ByVal Kn%) As Integer

'Open File
 FileName$ = "f:\data\file.btr "
 KLen% = Len(FileName$)

Status% = btrcall(OPEN%, PosBlk$, DataBuf, DL%, ByVal FileName$, KLen%, 0)

End of Figure 11

Notice that the key buffer parameter (FileName$) is specified to be passed by Value. Later in the code, if you wanted to pass a user-defined type for the key buffer on a GET EQUAL operation, you would pass the structure by name for the key buffer as shown in Figure 12.

FIGURE 12: Passing structure by name

'Global Module
Type DateStruct
     Day            As String * 1
     Month          As String * 1
     Year           As Integer
End Type
Global Birthdate As DateStruct

'Main Module 'Get Equal GE%=5 DLen% = Len(DataBuf) Birthdate.Day = Chr$(3) Birthdate.Month=Chr$(6) Birthdate.Year=1966 KbLen% = Len(Birthdate) KeyNum% = 1

Status% = btrcall(GE%, PosBlk$, DataBuf, DLen%, Birthdate, KbLen%, KeyNum%)

End of Figure 12

Interfacing GFA-Basic for Windows & WBTRCALL.DLL

To call Btrieve for Windows from a GFA-Basic Windows application, the declaration shown in Figure 3, Part A, must be made in the global section of your code. Since the Position Block, Data Buffer, Data Buffer Length, and Key Buffer parameters need to be FAR pointers, the "l" argument means LONG for the four-byte FAR address. The "w" argument stands for WORD, or two-byte addresses.

FIGURE 3: Declaration and Btrieve call for GFA-Basic for Windows 

Part A: Declaration DLL #10,"C:\WINDOWS\SYSTEM\WBTRCALL.DLL" DecL Word btrcall (w,l,l,l,l,w,w) Pascal EndDLL Part B: Btrieve Call Status& = ^btrcall(opcode&, V:Posblk$, V:DataBuf, V:DataBufLen, V:KeyBuf$, KeyBufLen&, KeyNum&) END of FIGURE 3

The actual Btrieve call to the DLL should look like the call shown in Part B of Figure 3. The "^" character before the btrcall function name tells the GFA compiler that the next variable name is an external function name. The "&" character after the variable name means "integer" in GFA-Basic, just as the "%" sign would in Microsoft Basic. The "V:" designation is equivalent to VARPTR in Microsoft Basic, which stands for "variable pointer."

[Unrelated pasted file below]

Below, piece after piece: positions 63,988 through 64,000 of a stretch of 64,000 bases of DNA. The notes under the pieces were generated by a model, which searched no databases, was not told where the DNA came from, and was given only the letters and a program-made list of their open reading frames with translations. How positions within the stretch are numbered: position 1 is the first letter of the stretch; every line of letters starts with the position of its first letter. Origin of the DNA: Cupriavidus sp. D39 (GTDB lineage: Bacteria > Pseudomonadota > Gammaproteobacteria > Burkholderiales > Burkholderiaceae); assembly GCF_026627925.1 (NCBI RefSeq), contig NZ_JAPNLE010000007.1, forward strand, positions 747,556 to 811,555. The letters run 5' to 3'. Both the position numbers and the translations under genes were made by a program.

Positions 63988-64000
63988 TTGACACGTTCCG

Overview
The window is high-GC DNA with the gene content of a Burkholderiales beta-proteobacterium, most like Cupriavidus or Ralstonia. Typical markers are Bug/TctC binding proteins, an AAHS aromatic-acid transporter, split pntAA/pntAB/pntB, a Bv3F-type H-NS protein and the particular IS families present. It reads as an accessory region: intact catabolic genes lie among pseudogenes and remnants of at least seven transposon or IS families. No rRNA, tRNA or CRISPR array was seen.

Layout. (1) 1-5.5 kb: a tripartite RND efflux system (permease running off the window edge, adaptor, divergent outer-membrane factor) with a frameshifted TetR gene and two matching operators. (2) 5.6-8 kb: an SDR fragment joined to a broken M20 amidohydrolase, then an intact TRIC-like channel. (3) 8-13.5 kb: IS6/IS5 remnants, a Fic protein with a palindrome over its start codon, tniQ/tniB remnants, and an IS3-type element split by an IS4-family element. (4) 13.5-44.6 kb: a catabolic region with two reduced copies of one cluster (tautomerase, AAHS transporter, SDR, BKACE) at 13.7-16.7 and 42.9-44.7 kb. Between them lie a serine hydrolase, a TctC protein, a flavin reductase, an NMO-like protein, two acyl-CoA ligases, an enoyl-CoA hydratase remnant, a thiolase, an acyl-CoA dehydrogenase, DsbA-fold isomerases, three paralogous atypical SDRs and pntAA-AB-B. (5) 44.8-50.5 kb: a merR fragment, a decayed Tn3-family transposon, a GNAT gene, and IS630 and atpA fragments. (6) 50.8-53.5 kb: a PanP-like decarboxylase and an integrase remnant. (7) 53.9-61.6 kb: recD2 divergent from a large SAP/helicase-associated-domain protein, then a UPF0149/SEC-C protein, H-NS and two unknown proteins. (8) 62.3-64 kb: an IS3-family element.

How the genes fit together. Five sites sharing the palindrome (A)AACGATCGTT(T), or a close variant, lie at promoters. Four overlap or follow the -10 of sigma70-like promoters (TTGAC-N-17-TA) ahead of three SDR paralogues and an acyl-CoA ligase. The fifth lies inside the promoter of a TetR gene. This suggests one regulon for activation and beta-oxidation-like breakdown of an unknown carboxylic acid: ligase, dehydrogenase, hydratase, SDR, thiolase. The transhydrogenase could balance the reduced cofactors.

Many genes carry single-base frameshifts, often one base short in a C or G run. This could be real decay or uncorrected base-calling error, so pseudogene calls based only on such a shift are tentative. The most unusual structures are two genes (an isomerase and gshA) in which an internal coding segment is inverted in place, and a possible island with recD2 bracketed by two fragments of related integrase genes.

Accessing Integer Keys in Visual Basic for Windows

In Visual Basic for Windows, there are only two accepted methods for passing the key buffer parameter:

Attempting to access integer keys by passing the key buffer as a string poses the problem of converting an integer to a two-byte string. In other Microsoft Basic compilers, this conversion can be accomplished with the MKI$ function. In Visual Basic for Windows, this function is not available so you must convert the integer in one of two other ways.

One method is to use the user-defined TYPE structure. First, pass an integer key value on a Get Equal operation as shown in the following code segment:

Type Index3Search
        Age    As Integer
End Type

Dim SearchOnKey3 As Index3Search

Then, make a Btrieve call similar to the following:

SearchOnKey3.Age = 38
KeyBufLen = LEN(SearchOnKey3)
KeyNum = 3

status = btrcall(BGETEQUAL, PosBlk$, DataBuf, DataBufLen, SearchOnKey3, KeyBufLen, KeyNum)

Another method of handling integer key types is to write an MKI$ Function equivalent to the one provided with the Microsoft QuickBasic compilers. One example of such a function call is shown in the following code segment.

Function MKI$ (I%)
  TempI& = I%
    If TempI& < 0 Then
      TempI& = TempI& + 65536
    End If
    Byte1% = TempI& / 256
    Byte2% = TempI& Mod 256
    C1$ = Chr$(Byte1%)
    C2$ = Chr$(Byte2%)
    MKI$ = C2$ + C1$
End Function

The parameter setup and Btrieve call you would issue next would look like:

SearchOnKey3$ = MKI$(38)
KeyBufLen = LEN(SearchOnKey3$)
KeyNum = 3

status = btrcall(BGETEQUAL, PosBlk$, DataBuf, DataBufLen, SearchOnKey3$, KeyBufLen, KeyNum)